failing social studies

i go out on a party, to look for a little fun
but i find a darkened corner, ’cause i still miss someone
–johnny cash
not that i’ve ever been much of a social butterfly, but d4mn do i get lonely now. tamara was my constant companion, and there was a lot of security in that. i’d pretty much forgetten what it used to be like, going places and feeling like i was completely alone all the time. now i find i’m all by myself with very few friends and even fewer social circles, and unfortunately i’m not much of a joiner (i’m sure that comes as a surprise to those of you who know me ;). i really would like to be able to get involved in some kind of xian circles, but there are a few problems: [1] i don’t really like church culture, [2] as earlier mentioned, i’m not much of a joiner, [3] i don’t take the initiative in social settings (which has always been true of me), and [4] i don’t know of any i’d be excited about getting involved with.
i’ve been going to houston first baptist with jack and sue, and it’s okay. they just recently started a sunday evening service, more “modern” and “hip” or whatever. but contemporary worship music is still worship music i don’t like, even if it’s got more drums and louder guitars and more energy. at least greg (the pastor) seems fairly intelligent and sometimes has some good stuff to say. sometimes i think i should try to get more involved somehow, and sometimes i think i should just give up and stop going.
still, i tend to think the problem isn’t so much church as it is me. i’m not sure what it is i need or think i need, but i’m not finding it. if i took the initiative to meet some people, who knows what might happen? but instead i just wait for something to happen, and rarely does it. which means i’ll go through the rest of my life jaded and lonely and wishing things were different, which is kind of stupid… but that’s me i guess.

8 comments on “failing social studies”

  1. I think the mutual lack of social circles and the lack of wanting to participate in social circles is why you and I used to hang out. I’ve been a joiner at times, but that has most often been for the opportunity to participate in an activity than to meet or be with others.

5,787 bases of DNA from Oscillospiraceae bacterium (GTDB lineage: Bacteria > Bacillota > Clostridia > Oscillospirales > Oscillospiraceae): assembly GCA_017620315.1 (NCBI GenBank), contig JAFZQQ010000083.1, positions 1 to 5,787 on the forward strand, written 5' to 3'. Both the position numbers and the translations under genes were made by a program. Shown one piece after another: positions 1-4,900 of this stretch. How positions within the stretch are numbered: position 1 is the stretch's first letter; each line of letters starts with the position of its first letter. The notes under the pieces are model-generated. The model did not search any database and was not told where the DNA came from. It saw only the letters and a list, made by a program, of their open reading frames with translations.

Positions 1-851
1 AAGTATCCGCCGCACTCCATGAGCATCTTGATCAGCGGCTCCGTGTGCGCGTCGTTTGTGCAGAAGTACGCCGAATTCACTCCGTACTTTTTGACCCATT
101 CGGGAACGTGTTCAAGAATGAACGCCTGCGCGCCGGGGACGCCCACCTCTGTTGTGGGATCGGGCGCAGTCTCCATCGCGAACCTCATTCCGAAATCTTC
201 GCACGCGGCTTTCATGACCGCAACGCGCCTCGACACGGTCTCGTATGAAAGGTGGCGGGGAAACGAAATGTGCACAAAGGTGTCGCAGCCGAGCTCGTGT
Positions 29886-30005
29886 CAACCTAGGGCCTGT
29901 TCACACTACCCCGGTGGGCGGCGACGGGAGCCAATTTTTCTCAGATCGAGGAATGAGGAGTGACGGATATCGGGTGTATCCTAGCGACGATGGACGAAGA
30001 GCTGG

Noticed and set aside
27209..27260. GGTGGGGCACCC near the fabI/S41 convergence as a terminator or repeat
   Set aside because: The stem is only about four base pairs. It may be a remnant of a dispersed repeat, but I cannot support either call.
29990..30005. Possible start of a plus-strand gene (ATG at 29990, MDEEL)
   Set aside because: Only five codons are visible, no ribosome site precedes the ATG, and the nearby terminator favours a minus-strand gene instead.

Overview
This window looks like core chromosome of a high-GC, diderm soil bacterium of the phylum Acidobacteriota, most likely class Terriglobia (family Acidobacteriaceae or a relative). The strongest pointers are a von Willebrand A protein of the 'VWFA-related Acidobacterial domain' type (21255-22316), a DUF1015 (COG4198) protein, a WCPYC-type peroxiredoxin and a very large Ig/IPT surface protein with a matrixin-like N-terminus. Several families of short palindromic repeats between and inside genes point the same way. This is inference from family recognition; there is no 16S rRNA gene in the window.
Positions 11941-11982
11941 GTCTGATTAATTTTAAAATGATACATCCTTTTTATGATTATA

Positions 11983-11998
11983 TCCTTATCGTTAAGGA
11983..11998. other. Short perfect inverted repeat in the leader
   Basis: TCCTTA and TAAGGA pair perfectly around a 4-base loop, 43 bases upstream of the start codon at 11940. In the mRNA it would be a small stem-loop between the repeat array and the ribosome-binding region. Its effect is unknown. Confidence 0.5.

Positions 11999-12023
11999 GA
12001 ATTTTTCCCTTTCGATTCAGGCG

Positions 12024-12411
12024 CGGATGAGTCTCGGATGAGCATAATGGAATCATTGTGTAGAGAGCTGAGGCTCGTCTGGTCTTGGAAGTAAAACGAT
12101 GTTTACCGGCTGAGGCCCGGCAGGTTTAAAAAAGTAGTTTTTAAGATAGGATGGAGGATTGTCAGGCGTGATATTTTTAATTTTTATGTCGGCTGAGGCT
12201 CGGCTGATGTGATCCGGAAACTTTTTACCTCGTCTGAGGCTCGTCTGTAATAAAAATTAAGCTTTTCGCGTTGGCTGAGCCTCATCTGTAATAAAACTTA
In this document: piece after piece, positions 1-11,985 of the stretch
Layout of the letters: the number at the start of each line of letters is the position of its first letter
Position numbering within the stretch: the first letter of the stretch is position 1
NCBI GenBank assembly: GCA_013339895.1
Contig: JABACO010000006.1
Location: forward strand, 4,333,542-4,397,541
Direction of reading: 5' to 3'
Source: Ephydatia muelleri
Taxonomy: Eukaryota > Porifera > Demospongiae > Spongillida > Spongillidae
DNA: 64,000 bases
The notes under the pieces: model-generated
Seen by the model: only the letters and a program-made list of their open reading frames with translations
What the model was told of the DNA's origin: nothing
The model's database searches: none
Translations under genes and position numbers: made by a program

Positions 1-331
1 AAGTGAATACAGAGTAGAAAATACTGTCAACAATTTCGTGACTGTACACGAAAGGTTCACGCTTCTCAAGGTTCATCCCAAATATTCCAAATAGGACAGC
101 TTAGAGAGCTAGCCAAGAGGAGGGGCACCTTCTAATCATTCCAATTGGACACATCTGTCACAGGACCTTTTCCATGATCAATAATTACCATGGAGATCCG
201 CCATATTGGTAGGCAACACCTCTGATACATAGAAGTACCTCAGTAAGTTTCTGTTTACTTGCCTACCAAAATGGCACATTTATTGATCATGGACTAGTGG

I think I’ve mentioned this before, but if you want a church experience that is truly out of the ordinary, try an Orthodox church. It may turn out to not be your cup of tea (as with me), but IMO it was a truly interesting experience.
    Living as a nomad, I have found upon occasion to be in a situation where I can’t find a church that fits. I can relate to that.
    I remain uncomfortable taking initiative in social situations as well. I certainly have no insight here.

  2. at some points in college i had a decent amount of friends…or acquaintances, perhaps i should say. but i do think our shared interests and general willingness to be outsiders led to our hanging out.
    i like to hang out and be with others, but as you described, for me it has generally been about doing something or participating in something or an interest. i have a hard time doing things just because i’m “networking” or “rubbing elbows” or “making an appearance” or whatever. i find purely social events with lots of people i don’t know to be somewhat uncomfortable and generally boring. it’s just not my way of thinking. i want to feel like there’s something deeper and/or more meaningful going on.
    tamara was getting interested in the orthodox churches, and she and i both spent some time reading about them and such. i got fairly interested in them too. we both talked about going, but we never did. maybe she eventually did, or does now, i don’t know. she always wanted to go to churches that were so far away from where we lived. i hate driving very far for what in my mind should be a short trip (short being 10 to 15 minutes or less). now part of my problem is some societal fear of doing things by myself. i feel much more comfortable doing stuff if i’m with someone else. maybe one of these days i’ll make it to one.